Cuttlefish have contracted with the local sharks for protection
thats at least 2 divers that wont harvesting wild cuttle eggs.
not to sound insensitive but like my friend always said
"Never go ANYWHERE that you are not at the top of the food chain"
I'm sorry, but I can't find anything to laugh about concerning the loss of a life. Most biologist who study cephalopods do so with the ultimate hope that the information we gain will help us to understand and protect them. To do that requires the study of specimens. Unfortunately, the acquisition of animals or observations on them can at times be dangerous. Those risks are accepted. When they are unfortunately realized, we grieve for the loss of the life of a colleague and carry one - sadder, but with conviction that the best way to preserve this planet is to understand it.
I heard it on the radio in the afternoon, the word "Great White" always inspires fear and spreads the news quick.
But still, it's nothing to laugh about and there are always those who are sacrificed in order for their cause and what they believe in.
yeah we are gonna have to disagree on this one
I always get a chuckle when mother nature gets a little even on humantiy
its not like we dont kill eachother by the thousands every day
stuff like this should go almost unheard in the din of the daily killings we perfom on eachother as a species.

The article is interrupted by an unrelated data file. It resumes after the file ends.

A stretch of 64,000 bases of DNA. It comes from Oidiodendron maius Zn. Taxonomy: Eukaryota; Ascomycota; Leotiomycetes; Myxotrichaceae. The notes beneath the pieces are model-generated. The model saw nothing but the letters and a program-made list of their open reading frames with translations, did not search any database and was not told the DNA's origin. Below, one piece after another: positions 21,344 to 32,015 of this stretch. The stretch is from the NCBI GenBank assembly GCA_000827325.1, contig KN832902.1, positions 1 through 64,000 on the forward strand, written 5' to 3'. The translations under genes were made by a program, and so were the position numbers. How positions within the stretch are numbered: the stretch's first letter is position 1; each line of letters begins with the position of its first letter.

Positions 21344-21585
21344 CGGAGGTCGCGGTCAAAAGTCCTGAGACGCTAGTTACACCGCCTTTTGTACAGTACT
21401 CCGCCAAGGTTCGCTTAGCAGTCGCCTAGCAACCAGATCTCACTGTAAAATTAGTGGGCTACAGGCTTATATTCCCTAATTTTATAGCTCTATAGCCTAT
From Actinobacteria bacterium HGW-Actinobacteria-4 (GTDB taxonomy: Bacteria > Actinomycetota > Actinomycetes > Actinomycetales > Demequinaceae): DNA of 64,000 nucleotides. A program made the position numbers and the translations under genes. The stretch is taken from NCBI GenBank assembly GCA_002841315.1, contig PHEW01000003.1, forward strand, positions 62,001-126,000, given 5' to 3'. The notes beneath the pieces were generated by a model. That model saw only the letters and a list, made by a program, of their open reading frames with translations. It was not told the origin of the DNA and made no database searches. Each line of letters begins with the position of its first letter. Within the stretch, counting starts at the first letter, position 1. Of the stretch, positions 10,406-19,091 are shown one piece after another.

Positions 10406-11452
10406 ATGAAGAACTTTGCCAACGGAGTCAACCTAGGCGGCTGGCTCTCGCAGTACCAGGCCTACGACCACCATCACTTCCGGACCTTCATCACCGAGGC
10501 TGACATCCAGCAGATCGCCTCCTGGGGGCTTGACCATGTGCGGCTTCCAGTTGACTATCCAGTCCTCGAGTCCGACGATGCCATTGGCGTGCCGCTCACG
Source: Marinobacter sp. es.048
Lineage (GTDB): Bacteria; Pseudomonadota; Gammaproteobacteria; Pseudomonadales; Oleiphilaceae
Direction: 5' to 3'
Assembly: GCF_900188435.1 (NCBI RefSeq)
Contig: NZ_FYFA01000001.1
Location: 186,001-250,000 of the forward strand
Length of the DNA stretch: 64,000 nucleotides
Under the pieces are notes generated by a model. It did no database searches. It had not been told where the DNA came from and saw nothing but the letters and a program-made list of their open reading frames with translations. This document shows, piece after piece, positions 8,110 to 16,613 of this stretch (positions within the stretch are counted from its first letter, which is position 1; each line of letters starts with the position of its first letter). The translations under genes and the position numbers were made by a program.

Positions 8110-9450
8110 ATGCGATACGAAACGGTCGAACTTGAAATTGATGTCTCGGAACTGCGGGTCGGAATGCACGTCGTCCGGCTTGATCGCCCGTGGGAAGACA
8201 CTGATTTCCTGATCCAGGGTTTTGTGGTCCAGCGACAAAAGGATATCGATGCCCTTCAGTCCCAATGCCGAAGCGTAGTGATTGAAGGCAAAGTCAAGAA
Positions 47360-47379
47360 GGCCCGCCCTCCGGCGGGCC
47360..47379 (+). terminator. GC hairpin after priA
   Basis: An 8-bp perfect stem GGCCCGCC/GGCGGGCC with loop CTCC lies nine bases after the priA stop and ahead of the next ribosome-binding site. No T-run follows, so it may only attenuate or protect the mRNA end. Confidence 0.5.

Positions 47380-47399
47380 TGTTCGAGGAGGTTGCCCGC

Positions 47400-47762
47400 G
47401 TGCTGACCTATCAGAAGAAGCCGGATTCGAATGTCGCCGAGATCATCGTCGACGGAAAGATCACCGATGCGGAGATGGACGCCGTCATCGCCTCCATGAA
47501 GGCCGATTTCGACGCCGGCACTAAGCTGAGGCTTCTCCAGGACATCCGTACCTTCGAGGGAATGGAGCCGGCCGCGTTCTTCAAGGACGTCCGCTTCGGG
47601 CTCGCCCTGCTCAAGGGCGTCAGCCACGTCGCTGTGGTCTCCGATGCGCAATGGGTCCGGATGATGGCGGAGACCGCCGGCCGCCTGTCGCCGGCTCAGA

I'd wager that Jarrod Stehbens's colleagues (out of whose hands Stehbens was apparently yanked) don't share your mirth. This was not an instance of Mother Nature taking vengeance upon man. Sharks do not care one way or another about us.
If a cephalopod researcher associated with TONMO were taken by a shark whilst collecting squid eggs, I rather doubt that you'd dare post such ghoulish sentiments.
No Mizu, as Roy said, I agree that a death of a researcher in the field is a dreadful loss. He was harvesting cuttlefish eggs for research purposes, it's not as if the cuttlefish are on the brink of extinction and he was depriving the marine environment of a unique species, or he was doing this for trivial or fiscal reasons. The poor diver's family, friends and colleagues are going to devastated by his loss. I'm sure he knew the risks when he went diving and was victim of an unfortunate set of circumstances. Perhaps his work was geared towards cuttlefish conservation and would have been of long term benefit to the animals?
I can find no satisfaction whatsoever in this tragedy, no matter the appreciation of cephalopods.
Of course we kill each other every day, for horrible and sometimes trivial reasons, and everyone of those deaths is a tragedy for the people who love the victims. And yes, people are much worse than any animal predator, particularly because we have the technology to kill so many at one time, and rarely do it for reasons of pure survival. That being said, how can the fact that we as a species are so horrible to our own make the death of one man who fell victim to a hungry shark less of a tragedy? We can grieve over the devastation that man wreaks upon the creatures of the wild and still mourn the death of one man who just happened to be there when that shark was hunting.